MSnose - Flavometrix
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The Flavour Research Experts



The MS-Nose device is based on Atmospheric Pressure Ionisation Mass Spectrometry (API-MS) and the interface was developed at Nottingham to monitor the release of odour components in real time. It can measure odours at concentrations typically around 10 parts per billion in the gas phase (equivalent to 1 nanolitre of vapour in 1 litre of air) at a frequency of 5 to 10Hz. These levels of sensitivity and speed allow us to monitor the aroma profile close to the olfactory receptors as food is eaten. The technique has been applied to many studies of the release of odour components from food both in model release systems and in vivo.

An analogous technique for measuring the release of tastants has also been developed. This is an off-line technique that uses liquid Atmospheric Pressure Ionisation or Electrospray Ionisation.

Aroma release in-vivo measures the stimulus signal close to the olfactory receptors and thus correlates better with the perceived odour compared to headspace or odour composition of the food.  Real time monitoring helps us understand the delivery of aroma and taste to the receptors during eating and therefore provides information to improve or change the process of flavour perception.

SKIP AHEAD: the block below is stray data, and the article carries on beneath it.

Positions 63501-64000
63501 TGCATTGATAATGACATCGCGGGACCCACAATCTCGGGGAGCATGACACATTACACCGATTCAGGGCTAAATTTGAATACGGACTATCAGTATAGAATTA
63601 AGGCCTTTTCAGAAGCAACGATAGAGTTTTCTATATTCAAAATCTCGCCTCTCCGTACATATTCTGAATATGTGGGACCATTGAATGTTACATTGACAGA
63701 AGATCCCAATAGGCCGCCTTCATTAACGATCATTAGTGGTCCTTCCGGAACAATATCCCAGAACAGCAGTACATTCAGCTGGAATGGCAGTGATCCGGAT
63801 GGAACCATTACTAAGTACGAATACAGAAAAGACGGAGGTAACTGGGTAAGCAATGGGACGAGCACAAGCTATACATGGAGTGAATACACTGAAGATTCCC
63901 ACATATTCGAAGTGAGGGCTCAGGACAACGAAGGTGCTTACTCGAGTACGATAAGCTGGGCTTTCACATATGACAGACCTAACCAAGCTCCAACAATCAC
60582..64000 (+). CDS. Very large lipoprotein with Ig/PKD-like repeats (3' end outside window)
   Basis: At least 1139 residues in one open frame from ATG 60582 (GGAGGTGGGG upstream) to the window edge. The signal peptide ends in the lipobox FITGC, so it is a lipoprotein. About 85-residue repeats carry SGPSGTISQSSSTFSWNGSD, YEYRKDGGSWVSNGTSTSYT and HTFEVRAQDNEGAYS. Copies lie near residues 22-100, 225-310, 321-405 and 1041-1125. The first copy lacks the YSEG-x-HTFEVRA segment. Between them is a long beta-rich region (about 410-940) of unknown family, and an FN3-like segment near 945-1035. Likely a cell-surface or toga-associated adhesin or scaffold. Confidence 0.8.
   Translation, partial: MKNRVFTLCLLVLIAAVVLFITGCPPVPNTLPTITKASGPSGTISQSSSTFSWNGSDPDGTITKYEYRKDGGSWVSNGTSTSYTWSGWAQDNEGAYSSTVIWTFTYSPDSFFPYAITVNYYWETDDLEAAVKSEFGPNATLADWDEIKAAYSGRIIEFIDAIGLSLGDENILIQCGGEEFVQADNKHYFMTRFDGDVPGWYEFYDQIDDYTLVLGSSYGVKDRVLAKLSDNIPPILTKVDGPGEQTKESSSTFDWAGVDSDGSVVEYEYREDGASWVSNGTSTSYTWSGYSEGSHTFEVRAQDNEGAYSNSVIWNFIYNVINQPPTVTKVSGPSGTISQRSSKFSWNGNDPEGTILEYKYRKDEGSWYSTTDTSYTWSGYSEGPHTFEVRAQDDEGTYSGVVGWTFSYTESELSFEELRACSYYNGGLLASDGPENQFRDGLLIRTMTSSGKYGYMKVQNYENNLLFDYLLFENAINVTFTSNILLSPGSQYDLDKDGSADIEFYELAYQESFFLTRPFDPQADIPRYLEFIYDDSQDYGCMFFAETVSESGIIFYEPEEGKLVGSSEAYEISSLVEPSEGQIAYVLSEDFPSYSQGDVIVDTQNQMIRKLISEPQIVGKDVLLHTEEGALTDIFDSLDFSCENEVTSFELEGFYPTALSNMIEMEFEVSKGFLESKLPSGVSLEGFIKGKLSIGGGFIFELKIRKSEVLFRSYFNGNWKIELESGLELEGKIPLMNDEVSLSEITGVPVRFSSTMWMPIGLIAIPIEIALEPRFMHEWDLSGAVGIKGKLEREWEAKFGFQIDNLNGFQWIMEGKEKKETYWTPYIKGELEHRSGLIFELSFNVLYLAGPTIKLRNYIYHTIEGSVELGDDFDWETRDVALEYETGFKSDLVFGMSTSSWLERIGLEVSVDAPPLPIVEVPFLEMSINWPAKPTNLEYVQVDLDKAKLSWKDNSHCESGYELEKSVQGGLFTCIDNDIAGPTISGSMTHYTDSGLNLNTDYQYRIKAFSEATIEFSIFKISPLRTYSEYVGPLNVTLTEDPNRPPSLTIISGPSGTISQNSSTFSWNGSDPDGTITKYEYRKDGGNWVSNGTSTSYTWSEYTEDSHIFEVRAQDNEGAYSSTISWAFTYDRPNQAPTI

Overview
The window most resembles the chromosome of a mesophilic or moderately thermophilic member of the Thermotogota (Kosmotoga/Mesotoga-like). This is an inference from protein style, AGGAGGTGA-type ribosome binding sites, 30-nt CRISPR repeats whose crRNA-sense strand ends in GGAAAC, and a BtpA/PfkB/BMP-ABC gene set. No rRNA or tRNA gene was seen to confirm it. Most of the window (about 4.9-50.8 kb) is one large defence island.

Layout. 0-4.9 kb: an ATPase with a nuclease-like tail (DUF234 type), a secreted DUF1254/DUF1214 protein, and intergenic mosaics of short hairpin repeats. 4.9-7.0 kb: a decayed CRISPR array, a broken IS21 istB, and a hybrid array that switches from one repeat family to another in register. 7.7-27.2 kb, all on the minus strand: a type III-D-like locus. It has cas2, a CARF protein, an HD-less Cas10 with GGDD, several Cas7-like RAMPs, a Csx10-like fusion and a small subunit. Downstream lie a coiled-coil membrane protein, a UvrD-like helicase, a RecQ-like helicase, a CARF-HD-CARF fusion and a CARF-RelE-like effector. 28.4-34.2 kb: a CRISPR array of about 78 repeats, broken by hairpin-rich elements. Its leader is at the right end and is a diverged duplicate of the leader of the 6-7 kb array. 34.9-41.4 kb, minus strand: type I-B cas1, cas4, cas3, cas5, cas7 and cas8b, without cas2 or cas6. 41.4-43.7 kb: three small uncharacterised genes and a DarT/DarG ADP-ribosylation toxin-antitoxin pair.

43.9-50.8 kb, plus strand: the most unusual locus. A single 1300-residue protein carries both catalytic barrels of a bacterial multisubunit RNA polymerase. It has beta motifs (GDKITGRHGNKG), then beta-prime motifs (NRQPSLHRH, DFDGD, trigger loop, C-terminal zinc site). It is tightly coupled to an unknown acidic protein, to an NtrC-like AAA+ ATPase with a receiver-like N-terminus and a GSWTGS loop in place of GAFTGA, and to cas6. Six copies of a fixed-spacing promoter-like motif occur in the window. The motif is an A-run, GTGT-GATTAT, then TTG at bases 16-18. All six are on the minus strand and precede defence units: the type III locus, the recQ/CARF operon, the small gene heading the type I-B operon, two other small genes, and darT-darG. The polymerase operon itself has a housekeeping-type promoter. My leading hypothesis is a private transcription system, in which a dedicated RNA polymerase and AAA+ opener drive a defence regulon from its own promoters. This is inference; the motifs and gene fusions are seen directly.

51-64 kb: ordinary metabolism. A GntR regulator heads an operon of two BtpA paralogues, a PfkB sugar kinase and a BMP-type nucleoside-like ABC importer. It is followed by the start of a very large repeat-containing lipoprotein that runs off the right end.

Monitoring taste and aroma in-vivo has shown how these modalities interact in specific products and has helped shape new flavour delivery systems (The Figure below shows chewing gum). 

Since direct mass spectrometry is practically instantaneous, it allows the routine measurement of several hundred headspace samples per day. This opens new research opportunities. For instance in some complex multivariate systems many measurements are required to obtain a meaningful data set; this can now be accomplished with direct mass spectrometry. In foods where flavour changes can be rapid (e.g. climacteric ripening fruit like the tomato) the ability to measure many samples rapidly is essential to obtain high quality data.